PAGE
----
Traditional Wholesome Meets Urban Eclectic

An oasis of calm in our urban jungle, Mahamudra offers up an interesting Vegetarian menu, skillfully combining Traditional and Modern recipes to woo all palates and age-groups! 

It’s taken me two years to get here and all I can say is, better late to the Mahamudra party, than never! Located  in Mylapore, the cultural heart of the city, this fine dining vegetarian restaurant is the brainchild of Jaggi Vasudev of the Isha Foundation, or Sadhguru as he is more affectionately known. It is the flagship restaurant of the Foundation and was designed to take forward Sadhguru’s philosophy of a healthy mind living in a healthy body.  However, as Meena Thenaappan (R&D Head- Mahamudra), is quick to point out, the food is healthful, with an accent on traditional recipes,  grains and cooking methods, but not necessarily health food. Sounds good to me!

Pepper Pina and Ging-o-mint
Pepper Pina and Ging-o-mint

Perhaps the most interesting thing about the Mahamudra menu, is its refusal to take itself too seriously or be put in a box.  The menu, which is both eclectic and extensive does draw inspiration from traditional South Indian fare but is not restricted to it and has sudden multi-cultural surprises like the Bunny Chow (INR 195), a South African stuffed-bread speciality as well as some fun, fusion food like the Humpty Dumpty (INR 110), mini-idlis topped with sauce, vegetables and cheese (INR 110) and grilled to melted perfection. There is something for everyone, and much to try!

I decide on a tea time visit and start off my journey through the menu with the Pepper Pina (INR 110) a tangy, sweet Pineapple juice that is spiced up with a bit of Tabasco hot pepper sauce.  The sweet and spicy combination, my personal favourite, is refreshing and a tantalising start to the meal.

DSC_0323 (800x530)Next up are the Vazhaipoo Cutlets (INR 90) and these banana-flower delights are everything you want a cutlet to be – crisp, hot and flavourful with the added advantage of being low-carb, in case you’re counting. The Dosa Ballapur (INR 130) with fenugreek leaves and organic turmeric powder added to the batter, is served with a fresh herb green chutney and sambar, and is a crisp, satisfying snack.  This is followed by a plate of Sweet Kozhukottai (INR 85), artistically formed steamed rice dumplings stuffed with a jammy coconut-jaggery filling. The slightly salty casing with the chewy sweet filling is a dreamy match, and I had to force myself to stop with two. The Maddur Vadas (INR 100), the flat disc-shaped vadais from Maddur in Karnataka, made from Rice, Rava and Maida with fine strings of onion are a tad hard and dry but the chutneys they are served with are fresh and flavourful and almost make up for that dryness. I round off my tea time visit with a cup of Masala Chai (INR 45) that is fragrant with spices and made to perfection.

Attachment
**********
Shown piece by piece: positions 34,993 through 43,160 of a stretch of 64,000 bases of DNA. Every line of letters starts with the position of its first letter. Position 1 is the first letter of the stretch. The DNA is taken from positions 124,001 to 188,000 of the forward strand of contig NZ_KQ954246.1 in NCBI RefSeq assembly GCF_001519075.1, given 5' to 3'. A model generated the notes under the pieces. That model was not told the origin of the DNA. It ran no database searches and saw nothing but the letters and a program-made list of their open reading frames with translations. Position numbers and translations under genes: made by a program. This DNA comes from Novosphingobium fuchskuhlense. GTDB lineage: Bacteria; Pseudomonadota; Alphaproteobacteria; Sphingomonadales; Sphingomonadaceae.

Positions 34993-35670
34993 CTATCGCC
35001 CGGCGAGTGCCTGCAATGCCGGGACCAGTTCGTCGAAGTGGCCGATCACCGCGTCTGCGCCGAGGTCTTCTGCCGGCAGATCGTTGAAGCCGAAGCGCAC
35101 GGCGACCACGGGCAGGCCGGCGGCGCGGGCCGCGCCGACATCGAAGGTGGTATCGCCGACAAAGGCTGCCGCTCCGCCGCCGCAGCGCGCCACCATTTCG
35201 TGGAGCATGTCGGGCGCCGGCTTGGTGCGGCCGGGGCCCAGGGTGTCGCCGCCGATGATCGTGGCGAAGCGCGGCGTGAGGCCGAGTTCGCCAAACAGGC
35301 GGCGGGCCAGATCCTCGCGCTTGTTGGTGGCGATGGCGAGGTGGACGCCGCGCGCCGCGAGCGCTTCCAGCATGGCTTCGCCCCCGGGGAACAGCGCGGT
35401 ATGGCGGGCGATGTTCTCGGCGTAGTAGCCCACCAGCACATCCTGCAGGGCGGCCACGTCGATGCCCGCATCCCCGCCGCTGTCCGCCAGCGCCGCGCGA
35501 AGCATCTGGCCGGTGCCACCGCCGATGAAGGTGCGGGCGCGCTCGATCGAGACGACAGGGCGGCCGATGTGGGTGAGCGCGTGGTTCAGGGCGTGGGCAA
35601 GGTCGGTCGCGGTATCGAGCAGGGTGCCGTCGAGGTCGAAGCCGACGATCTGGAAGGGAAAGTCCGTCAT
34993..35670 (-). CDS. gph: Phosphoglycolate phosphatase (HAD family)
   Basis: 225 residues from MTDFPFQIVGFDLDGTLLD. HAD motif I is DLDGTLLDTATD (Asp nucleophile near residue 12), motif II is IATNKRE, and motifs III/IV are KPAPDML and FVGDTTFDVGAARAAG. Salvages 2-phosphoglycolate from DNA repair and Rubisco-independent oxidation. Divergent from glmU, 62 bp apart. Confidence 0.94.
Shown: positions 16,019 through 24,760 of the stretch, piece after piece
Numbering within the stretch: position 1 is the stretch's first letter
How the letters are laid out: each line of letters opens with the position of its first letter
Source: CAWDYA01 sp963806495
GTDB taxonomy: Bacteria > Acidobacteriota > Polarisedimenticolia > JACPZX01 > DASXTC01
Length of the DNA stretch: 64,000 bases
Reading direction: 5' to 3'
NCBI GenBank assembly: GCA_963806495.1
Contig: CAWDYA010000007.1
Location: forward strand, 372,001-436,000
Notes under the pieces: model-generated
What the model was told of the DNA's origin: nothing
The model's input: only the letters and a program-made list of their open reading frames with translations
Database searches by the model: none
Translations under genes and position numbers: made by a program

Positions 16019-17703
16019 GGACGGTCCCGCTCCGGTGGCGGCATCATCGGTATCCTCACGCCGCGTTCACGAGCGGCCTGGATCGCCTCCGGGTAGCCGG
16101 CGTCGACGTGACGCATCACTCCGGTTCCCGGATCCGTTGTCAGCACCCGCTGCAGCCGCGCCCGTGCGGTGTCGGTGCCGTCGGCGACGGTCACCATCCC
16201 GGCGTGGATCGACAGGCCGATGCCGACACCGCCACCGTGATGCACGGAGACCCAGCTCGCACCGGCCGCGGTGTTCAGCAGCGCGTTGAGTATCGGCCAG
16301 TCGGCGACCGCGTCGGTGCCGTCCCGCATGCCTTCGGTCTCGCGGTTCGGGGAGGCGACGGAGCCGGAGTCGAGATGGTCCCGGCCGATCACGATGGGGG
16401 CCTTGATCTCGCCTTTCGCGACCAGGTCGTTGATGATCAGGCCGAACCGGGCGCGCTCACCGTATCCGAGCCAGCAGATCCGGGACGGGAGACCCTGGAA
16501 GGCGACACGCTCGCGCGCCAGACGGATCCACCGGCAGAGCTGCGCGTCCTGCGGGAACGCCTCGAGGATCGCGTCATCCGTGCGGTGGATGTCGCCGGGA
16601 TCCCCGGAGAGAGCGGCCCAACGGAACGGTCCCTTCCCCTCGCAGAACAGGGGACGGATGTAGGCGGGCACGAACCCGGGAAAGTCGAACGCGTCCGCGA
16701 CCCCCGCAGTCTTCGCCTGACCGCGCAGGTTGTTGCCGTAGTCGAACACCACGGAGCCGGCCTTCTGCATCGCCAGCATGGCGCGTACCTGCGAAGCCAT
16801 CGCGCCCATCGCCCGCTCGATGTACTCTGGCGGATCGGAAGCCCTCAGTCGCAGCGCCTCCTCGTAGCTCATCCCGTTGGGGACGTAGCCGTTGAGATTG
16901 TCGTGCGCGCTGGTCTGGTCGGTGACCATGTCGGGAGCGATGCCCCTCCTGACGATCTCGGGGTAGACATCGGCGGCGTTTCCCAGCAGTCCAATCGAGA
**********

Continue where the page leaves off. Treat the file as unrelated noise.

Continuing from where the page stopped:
My next visit to Mahamudra, almost embarrassingly soon, is the very next day to try the Navratri Special Menu for lunch. (INR 550 for Adults, INR 300 for Children and INR 445 Plus tax for the Thali.) The generous spread includes  Ragi Thattu Vadais (crisp and onion-y), and Keerai Vadais (soft and delicious), as starters. A mild and soothing Drumstick Soup follows and then a mind boggling  variety of main/side dishes, notable amongst which were the Samai Thayir Sadam (Millet Curd-rice) with Mango Pickle, Godhi Bisi Bela (Bisi Bela Bath made with wheat instead of rice), Chettinad style Vegetable Biriyani with Raita,  Akki Roti and Ragi Roti with Kaalu Saaru (a kind of Lobia Beans Kurma) and a lip-smacking Thogayal (chutney made from Chow-chow peels), apart from salad and assorted accompaniments.  My favourites were the crisp but tender Akki and Ragi Rotis and the perfectly spiced Chettinad Biriyani. We finish off our meal with a piece of Coconut Burfi and a bowl of Pirkingai Payasam that is light and not tooth achingly sweet as many restaurant payasams can be.

Special Navratri Menu Thali
Special Navratri Menu Thali

The food at Mahamudra, unlike most commercial restaurants is low in oil and does not have an overdose of spice. Subtle flavours and an almost home style way of cooking seem to be its trademark. The freshness of the food was evident on both my visits, as was the glorious absence of the ‘restaurant style mother gravy’!

If you’re looking for wholesome food made from quality ingredients, a choice of traditional fare as well as innovative urban cuisine, in surroundings that calm and soothe the soul, look no further.

Mahamudra is here, and here to stay!